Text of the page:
Elastic Path raises $43 million to help large retailers future-proof their ecommerce

Harry Chemko

Vancouver-based Elastic Path has raised a $43 million CAD Series B led by Silicon Valley-based Sageview Capital, with participation from current investors, Yaletown Partners, and BDC Venture Capital.

The company’s last reported round was $10 million in follow-on funding from Yaletown and BDC in October 2015. Elastic Path plans to use the funding to invest in its sales and marketing efforts, as well as research and development. The company is also opening an office in Toronto.

“We see ourselves as an enablement platform to future-proof companies and brands.”
– Harry Chemko, CEO of Elastic Path

Launched in 2000, Elastic Path works to “future-proof” enterprises in the ecommerce space with its API-based platform. Its flagship product, Elastic Path Commerce, integrates into the technology stack to enable companies to build retail experiences based on emerging technology. For example, one of its clients, Carnival Cruise Lines, built a wearable device that patrons can wear on cruise ships that alerts them of excursions at new destinations and order food and drinks from any location. Its other clients include T-Mobile, Intuit, and Swisscom.

“It’s really hard for ecommerce software vendors to become a credible enterprise player, and If you own the ecommerce platform at one of these big brands, you want to make sure it’s done it before, done it scale, and we have customers that transact billions of dollars a year, and it’s hard to compete and get into that market,” CEO Harry Chemko said of the company’s decision to target enterprise customers, which he credits for Elastic Path’s success. The market for template-based solutions for smaller businesses is more crowded in comparison, while enterprises don’t have access to similarly flexible solutions.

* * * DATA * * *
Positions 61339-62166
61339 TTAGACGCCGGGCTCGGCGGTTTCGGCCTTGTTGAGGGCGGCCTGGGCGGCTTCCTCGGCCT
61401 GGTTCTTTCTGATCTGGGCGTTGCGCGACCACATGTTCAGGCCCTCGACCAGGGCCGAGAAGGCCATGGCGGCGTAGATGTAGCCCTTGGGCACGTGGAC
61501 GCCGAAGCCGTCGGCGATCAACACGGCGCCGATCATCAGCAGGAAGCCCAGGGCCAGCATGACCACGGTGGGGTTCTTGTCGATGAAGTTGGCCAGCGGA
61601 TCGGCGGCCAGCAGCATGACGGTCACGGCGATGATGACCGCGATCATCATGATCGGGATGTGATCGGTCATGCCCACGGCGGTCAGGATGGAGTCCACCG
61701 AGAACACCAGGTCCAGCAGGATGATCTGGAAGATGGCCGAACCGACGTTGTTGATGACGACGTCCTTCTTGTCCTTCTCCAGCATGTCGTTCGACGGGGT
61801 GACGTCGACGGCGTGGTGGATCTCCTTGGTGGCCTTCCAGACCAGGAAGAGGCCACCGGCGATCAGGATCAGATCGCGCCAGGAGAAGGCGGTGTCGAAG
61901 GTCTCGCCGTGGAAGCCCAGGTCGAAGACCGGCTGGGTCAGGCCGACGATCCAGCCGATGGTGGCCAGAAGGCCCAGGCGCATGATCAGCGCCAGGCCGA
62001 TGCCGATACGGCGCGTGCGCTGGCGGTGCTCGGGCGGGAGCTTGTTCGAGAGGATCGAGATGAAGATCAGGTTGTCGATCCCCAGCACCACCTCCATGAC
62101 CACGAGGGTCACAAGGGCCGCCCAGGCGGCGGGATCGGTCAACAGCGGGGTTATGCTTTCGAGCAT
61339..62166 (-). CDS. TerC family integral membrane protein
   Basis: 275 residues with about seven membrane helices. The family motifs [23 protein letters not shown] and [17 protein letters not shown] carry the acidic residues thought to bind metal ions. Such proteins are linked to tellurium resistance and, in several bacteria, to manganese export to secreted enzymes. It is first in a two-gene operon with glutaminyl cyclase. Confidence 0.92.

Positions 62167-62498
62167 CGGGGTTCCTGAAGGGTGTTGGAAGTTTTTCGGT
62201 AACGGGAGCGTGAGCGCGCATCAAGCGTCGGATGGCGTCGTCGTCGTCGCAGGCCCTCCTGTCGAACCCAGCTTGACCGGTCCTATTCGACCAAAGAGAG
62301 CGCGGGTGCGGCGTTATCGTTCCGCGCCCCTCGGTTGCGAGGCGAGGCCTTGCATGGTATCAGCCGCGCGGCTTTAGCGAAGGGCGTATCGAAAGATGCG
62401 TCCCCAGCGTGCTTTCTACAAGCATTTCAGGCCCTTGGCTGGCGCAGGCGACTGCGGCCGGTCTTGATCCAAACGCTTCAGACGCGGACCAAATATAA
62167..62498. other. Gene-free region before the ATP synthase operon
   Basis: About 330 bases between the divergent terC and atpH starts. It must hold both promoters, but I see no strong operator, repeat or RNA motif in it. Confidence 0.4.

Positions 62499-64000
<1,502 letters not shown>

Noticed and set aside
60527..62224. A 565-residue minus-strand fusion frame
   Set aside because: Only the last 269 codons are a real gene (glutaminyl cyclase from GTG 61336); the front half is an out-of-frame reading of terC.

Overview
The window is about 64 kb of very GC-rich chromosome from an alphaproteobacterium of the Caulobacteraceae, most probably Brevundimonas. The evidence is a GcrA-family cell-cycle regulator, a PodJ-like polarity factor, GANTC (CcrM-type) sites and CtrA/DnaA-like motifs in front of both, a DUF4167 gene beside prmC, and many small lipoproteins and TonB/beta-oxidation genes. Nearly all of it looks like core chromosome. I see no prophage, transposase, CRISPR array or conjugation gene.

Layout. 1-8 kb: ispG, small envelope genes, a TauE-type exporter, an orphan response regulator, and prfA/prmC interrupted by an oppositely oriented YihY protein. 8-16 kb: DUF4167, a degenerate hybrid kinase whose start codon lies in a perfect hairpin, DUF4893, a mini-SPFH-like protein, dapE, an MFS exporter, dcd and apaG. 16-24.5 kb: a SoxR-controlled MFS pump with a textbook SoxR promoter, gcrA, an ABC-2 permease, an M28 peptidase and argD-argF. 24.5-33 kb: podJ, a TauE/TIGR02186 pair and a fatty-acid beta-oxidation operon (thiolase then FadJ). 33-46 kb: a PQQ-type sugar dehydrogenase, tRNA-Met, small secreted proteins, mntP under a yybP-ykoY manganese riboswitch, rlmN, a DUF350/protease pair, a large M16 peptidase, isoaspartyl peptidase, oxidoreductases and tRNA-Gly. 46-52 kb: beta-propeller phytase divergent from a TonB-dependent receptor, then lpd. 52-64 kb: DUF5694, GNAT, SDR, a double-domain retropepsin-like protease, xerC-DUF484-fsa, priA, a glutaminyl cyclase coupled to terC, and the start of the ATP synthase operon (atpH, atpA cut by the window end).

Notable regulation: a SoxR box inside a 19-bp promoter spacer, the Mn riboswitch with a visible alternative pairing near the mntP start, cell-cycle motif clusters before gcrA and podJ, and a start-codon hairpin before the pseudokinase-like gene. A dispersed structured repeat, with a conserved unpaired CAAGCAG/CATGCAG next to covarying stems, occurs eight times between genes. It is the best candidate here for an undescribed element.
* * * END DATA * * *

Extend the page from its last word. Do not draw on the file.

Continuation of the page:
“How you want to interact with brands and technology—that will change a lot in five to 10 years.”

“We see ourselves as an enablement platform to future-proof companies and brands, so when these new consumer expectations hit, they’re ready for it. So we spend a lot of our development effort on that,” he said. “So when you look at R&D spend that we’re doing, it’s all about improving the platform and making it easier for those brands to adopt new digital touchpoints quickly and even experiment with them.”

Chemko noted that over the last several years, the brand retail experience has been more focused on building web and online stores. Now, connected devices like Alexa are growing in popularity, and a young generation of consumers from Generation Z are expecting more ways to purchase online. The funding will largely go towards research and investing on IoT experiences, as Chemko said a lot of the company’s growth has been spurred by building more IoT solutions for clients.

Elastic Path currently uses demo stores and labs to give its potential customers a sense of how its platform works in real life, and Chemko said it will continue that build that out.

“The UI that we’ll start to expect around voice, and even things in cars, and how you want to interact with brands and technology—that will change a lot in five to 10 years,” said Chemko. “We just want to be able to put a platform in place that helps those brands do that quickly, so when these things do hit, you can react to them.”

Related: Shopify’s Satish Kanwar says ‘hybrid’ retail requires brands to be flexible

Jessica Galang

Jessica Galang

Freelance tech writer. Former BetaKit News Editor.